“The basic definition of the business and of its purpose and mission have to be translated into objectives.”
– Peter Drucker, Management Consultant
This morning, I reviewed our website stats and was amazed to see that a really old blog post of mine about creating vision statements continues to be one of the primary sources of organic traffic for our site.
That’s great because it implies an interest in vision statements, which help provide organizations with long-term direction.
Still, I often come across organizations that follow the misguided practice of creating a „strategy pyramid“ with ongoing initiatives squeezed into the „pillars“ of what is labeled a „strategy,“ and then adding a grand Vision statement at the top. In my opinion, this approach is flawed, and the pyramid visualization that is commonly used may be contributing to it.
Building a stable organization requires inverting this pyramid with Purpose, Vision, and Mission as the foundations for any strategy discussion.
As I discussed in a previous post, a purpose defines the benefit an organization creates for its stakeholders and answers its Why. Being purpose-oriented also has several advantages. For instance, organizations with a clear purpose report 30% higher levels of innovation and enjoy faster growth, according to Deloitte.
A purpose aids an organization in creating a Vision that outlines its long-term goals. This Vision should reflect the purpose and point towards the desired future state without being too specific about how to get there. For instance, Google’s Vision, „To provide access to the world’s information in one click,“ is not immediately feasible but shows the clear long-term ambition to make the world’s information accessible as easily as possible.
A Mission defines what an organization wants to achieve in the short to mid-term and builds on the Vision while providing direction for decision-making. It answers questions like who the organization is, what it does, how it intends to do it, and for whom.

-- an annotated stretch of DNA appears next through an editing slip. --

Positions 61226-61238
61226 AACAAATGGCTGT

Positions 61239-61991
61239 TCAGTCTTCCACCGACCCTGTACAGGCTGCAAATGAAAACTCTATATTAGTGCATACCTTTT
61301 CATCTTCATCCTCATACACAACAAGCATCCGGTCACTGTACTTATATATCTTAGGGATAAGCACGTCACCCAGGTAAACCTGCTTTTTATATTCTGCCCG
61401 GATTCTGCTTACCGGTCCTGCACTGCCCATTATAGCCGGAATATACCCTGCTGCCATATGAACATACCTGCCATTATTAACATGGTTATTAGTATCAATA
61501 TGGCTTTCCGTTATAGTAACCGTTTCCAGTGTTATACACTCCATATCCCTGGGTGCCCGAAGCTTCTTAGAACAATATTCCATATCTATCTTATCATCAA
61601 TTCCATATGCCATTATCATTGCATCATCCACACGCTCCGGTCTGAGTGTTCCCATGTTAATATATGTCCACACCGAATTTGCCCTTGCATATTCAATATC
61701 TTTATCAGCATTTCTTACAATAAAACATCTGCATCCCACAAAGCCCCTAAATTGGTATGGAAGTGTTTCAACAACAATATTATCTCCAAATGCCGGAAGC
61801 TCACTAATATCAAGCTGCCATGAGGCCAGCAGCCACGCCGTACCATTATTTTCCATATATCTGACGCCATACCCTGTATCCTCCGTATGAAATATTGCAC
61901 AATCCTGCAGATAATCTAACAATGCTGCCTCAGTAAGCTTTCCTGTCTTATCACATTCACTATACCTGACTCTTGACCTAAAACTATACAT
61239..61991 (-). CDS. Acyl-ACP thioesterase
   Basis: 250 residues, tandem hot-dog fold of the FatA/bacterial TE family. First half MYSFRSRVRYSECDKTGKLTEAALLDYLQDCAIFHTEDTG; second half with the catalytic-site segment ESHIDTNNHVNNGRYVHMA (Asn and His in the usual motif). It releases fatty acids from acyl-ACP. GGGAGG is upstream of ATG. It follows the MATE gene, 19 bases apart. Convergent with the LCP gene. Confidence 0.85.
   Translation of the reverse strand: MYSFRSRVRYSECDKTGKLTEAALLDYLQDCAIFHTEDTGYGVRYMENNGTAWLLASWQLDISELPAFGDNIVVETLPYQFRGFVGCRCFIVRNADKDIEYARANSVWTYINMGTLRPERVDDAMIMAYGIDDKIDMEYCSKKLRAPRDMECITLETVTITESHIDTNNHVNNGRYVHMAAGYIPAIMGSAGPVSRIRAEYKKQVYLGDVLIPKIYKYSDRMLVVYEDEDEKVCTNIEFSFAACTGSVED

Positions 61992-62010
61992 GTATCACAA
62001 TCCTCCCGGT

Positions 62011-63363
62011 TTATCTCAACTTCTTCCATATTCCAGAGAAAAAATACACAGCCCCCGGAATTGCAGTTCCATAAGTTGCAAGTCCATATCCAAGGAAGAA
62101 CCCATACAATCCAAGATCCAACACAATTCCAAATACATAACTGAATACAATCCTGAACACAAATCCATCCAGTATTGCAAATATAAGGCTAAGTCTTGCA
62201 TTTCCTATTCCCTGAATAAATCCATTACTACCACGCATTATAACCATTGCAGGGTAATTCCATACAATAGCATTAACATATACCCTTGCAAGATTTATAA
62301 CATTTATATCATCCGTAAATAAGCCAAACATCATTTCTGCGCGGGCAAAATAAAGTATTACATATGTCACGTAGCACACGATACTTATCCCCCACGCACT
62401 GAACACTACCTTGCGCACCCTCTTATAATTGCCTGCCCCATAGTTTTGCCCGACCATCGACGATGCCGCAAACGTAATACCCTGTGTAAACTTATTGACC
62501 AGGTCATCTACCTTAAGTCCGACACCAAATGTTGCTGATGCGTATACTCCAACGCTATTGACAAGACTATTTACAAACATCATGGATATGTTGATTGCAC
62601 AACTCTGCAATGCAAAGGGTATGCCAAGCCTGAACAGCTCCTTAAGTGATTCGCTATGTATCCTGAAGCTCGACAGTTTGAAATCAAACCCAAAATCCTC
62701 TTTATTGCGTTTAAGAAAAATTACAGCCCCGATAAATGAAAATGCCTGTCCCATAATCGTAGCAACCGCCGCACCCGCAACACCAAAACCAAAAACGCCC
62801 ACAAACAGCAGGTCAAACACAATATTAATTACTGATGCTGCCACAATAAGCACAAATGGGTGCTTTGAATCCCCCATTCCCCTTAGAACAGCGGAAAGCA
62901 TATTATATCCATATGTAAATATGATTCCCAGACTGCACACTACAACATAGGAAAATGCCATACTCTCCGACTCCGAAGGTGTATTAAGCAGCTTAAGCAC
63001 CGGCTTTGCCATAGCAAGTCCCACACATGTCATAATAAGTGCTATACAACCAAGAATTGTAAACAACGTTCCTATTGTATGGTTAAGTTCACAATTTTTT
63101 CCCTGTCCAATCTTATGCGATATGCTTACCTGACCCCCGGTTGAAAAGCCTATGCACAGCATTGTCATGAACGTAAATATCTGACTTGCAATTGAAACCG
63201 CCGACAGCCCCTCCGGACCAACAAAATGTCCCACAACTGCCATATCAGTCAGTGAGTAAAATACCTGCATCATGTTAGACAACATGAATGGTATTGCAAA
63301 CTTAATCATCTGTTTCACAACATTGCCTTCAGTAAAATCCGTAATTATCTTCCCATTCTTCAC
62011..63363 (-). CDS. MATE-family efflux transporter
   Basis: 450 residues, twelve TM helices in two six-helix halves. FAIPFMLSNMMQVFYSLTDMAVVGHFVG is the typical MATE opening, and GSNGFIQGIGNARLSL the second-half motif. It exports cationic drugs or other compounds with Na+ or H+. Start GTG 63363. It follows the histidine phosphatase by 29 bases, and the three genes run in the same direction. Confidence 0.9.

To stick to our example, Google’s Mission, „To organize the world’s information and make it universally accessible and useful,“ is more tangible and practical than its Vision and can guide an implementation strategy’s what and how.
Creating and word-smithing all three, Purpose, Vision, and Mission, as elaborate statements may be an over-the-top exercise for most organizations. However, the underlying discussion and thought process is to my mind not, as it helps create a solid foundation for strategy and product strategy development.
If given the choice, I prefer developing a Mission Statement. It provides the most tangible starting point for strategy and product strategy discussions.
Today’s reads (and views) lend a hand in developing these foundations of the inverted strategy pyramid.
Creating a Meaningful Corporate Purpose
Former Best Buy CEO Hubert Joly explains why a corporate „Why „and making sure it guides decisions and operations has become a cornerstone of doing business successfully.
What Is a Vision Statement?
Business News Daily’s Sean Peek explains why writing a vision statement for your business can be challenging and provides many tips and examples for creating a helpful Mission statement.
How to Create a Mission Statement in Five Simple Steps
We created this video a while ago based on the method for developing mission statements we have used with clients for almost a decade now.